Sunday, February 28, 2010

Birding Feb 18, 2009

18 February 2009
Another early rise at 5:30am as today was going to be an all day birding extravaganza. After a quick bowl of cereal for breakfast we departed the Albrook Inn a little after 6:00am and headed toward Soberania National Park. Our first port-of-call was the Ammo Dump Ponds where we tallied 32 species, four of which were lifers for me: Hook-billed Kite, American-Pygmy Kingfisher (see blog banner), Greater Ani, and Green Kingfisher. On several occasions I tried finding Green Kingfisher in Arizona, near the town of Patagonia, but came up short each time. So today, seeing this emerald jewel in its more familiar haunts, was a pleasant surprise.

In 2008 I travelled only with my binoculars, and relied either on my skills at identifying distant birds at 8x magnification, or the use of a scope that was provided by the guides. Generally speaking most birding in Panama can be very rewarding without a scope, particularly in the forest. And if you don't care much for the heat and humidity, you almost certainly won't care much for carrying the extra weight of a scope and tripod. The scope does however have its advantages, even if it is just for specific locales that may in total only comprise a very small percentage of your birding time. The Ammo Dump is one such place where a scope can be useful, which is why in 2009 I brought my scope and tripod; and let's face it, if a bird is on the far side of the wetland complex, getting closer on foot is not an option.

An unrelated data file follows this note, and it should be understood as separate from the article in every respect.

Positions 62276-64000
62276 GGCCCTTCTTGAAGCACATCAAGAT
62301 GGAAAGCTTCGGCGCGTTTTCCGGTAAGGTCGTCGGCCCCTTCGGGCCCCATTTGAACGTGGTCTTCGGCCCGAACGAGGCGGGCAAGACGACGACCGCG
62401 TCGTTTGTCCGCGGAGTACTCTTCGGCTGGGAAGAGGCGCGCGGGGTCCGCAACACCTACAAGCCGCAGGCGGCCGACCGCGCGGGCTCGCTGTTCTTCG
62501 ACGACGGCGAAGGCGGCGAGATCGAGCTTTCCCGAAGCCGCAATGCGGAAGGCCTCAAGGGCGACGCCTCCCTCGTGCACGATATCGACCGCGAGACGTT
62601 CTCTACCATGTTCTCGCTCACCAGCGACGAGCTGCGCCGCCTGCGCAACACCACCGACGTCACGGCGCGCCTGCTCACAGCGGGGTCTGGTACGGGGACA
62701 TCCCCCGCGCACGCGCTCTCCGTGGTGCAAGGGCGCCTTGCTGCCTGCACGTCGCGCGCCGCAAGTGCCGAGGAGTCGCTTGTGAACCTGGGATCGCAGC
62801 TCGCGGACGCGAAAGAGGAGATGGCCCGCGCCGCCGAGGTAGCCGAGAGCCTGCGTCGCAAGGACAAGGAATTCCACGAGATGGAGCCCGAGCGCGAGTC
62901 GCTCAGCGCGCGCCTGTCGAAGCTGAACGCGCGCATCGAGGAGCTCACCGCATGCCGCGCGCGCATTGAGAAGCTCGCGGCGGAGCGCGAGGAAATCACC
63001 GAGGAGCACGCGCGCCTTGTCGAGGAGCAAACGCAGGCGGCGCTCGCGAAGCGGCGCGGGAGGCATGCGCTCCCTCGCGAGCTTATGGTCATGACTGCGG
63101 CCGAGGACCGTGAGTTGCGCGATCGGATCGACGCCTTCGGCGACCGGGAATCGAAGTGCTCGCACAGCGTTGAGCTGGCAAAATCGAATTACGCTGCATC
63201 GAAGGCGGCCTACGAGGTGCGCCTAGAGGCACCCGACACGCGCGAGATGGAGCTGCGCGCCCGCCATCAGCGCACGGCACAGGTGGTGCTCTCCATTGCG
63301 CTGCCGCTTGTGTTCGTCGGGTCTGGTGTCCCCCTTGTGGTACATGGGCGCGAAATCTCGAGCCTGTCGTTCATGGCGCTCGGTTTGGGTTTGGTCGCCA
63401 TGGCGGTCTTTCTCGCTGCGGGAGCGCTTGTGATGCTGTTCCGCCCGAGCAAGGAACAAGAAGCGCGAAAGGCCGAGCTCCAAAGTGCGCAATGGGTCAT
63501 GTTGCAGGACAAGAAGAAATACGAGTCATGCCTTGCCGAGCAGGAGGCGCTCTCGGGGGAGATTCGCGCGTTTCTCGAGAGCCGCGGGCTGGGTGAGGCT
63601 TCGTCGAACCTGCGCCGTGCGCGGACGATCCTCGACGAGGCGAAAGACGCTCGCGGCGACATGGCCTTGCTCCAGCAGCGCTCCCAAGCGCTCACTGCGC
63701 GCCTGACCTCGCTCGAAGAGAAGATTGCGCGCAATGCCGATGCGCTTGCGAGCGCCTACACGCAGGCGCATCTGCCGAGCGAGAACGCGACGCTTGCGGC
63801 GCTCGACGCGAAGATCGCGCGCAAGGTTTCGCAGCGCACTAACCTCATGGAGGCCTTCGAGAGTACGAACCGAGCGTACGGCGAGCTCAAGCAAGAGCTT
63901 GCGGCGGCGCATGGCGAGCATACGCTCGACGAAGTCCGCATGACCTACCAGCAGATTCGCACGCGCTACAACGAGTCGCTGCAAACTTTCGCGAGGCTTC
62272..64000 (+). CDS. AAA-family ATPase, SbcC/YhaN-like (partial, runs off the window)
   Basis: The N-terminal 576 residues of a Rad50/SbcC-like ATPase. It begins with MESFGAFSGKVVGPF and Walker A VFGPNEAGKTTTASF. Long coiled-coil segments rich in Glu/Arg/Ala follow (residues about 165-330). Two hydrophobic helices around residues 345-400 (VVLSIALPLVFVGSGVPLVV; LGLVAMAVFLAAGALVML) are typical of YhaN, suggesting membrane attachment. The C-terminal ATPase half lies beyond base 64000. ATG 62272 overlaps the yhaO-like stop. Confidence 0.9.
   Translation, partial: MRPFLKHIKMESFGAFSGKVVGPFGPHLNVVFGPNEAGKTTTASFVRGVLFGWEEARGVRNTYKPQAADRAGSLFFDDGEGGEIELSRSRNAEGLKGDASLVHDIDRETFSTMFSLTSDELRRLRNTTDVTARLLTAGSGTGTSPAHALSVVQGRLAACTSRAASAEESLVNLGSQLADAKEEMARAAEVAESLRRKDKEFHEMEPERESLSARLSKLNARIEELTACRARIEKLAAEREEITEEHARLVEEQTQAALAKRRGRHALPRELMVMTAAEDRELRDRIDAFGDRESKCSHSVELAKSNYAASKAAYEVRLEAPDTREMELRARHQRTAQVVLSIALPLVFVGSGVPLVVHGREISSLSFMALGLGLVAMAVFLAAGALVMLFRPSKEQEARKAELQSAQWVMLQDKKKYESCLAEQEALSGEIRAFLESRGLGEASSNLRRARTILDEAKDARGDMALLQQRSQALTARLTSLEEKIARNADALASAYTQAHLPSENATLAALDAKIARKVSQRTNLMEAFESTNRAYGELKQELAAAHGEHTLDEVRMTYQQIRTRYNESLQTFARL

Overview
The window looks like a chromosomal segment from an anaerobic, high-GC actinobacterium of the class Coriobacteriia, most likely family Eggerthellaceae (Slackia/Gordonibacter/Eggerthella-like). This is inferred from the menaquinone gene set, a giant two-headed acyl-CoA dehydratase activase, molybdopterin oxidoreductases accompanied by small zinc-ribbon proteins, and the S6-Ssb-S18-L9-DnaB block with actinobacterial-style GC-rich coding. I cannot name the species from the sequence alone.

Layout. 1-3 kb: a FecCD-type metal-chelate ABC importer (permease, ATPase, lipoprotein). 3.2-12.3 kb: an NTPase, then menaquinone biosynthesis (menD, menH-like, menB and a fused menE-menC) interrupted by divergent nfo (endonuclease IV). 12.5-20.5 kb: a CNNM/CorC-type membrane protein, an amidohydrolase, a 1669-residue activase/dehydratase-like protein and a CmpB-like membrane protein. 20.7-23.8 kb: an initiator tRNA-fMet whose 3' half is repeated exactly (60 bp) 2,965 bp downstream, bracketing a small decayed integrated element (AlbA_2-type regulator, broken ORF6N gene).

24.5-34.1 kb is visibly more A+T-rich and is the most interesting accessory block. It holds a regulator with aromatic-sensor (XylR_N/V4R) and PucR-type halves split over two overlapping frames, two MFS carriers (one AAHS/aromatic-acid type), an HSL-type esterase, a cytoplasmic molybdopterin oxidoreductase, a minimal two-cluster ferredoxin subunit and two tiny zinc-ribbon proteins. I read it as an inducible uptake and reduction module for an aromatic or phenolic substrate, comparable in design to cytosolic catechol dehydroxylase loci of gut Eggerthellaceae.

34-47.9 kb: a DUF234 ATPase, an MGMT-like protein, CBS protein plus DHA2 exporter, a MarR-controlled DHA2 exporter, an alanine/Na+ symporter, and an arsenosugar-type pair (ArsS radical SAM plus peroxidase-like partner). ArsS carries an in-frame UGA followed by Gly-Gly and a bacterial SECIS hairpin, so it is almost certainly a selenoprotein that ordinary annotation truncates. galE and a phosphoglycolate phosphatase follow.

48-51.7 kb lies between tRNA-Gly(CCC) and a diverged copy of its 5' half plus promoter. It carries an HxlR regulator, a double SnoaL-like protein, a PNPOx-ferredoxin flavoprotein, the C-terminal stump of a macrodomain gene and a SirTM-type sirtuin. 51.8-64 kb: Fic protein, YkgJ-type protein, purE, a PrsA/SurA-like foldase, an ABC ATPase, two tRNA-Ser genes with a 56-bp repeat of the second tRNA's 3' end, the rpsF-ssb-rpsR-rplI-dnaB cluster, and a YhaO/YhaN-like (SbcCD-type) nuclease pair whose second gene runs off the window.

Initially the scope provided excellent views of the Hook-billed Kite (far side forest edge) and Green Kingfisher (on twig in middle of wetland), but it also revealed a skulking Rufescent Tiger-Heron and two Muscovy Ducks, both of which Joanna had never seen before. We were also able to get great looks at Blue Dacnis and Great Kiskadee, as well as a half-submerged Capybara, the largest rodent in the world.

From the Ammo Dump Ponds we proceeded to the start of Pipeline Road, located only about five minutes away. We began by birding the forest margins and grassy areas prior to passing through the entry gate and in a matter of minutes the species list was growing rapidly. Our first sighting was of a Violaceous Trogon perched next to the car. That was followed by a few common species such as Gray-breasted Martin, Pale-vented Pigeon, and Mangrove Swallow, which were immediately followed by another lifer, the Gray-headed Chachalaca, a rather ungainly chicken-like bird with a long tail and a tendency to live in trees. As we made our way toward the gate we continued to see a good variety of birds including Golden-collared Manakin, Rosy-thrush Tanager, Yellow-rumped Cacique, and Lineated Woodpecker.

Beyond the gate, which was notably unmanned and thus presently exempt of an access fee, we began finding some of the more typical forest species. A Masked Tityra sat on an exposed branch above the trail and a Dot-winged Antwren and Western Slaty-Antshrike foraged in the dense undergrowth. Further along we spotted both the Keel-billed and Chestnut-mandibled toucan, followed by an excellent look at a Great Crested Flycatcher, a species that had previously alluded me on several birding trips in Canada and the United States.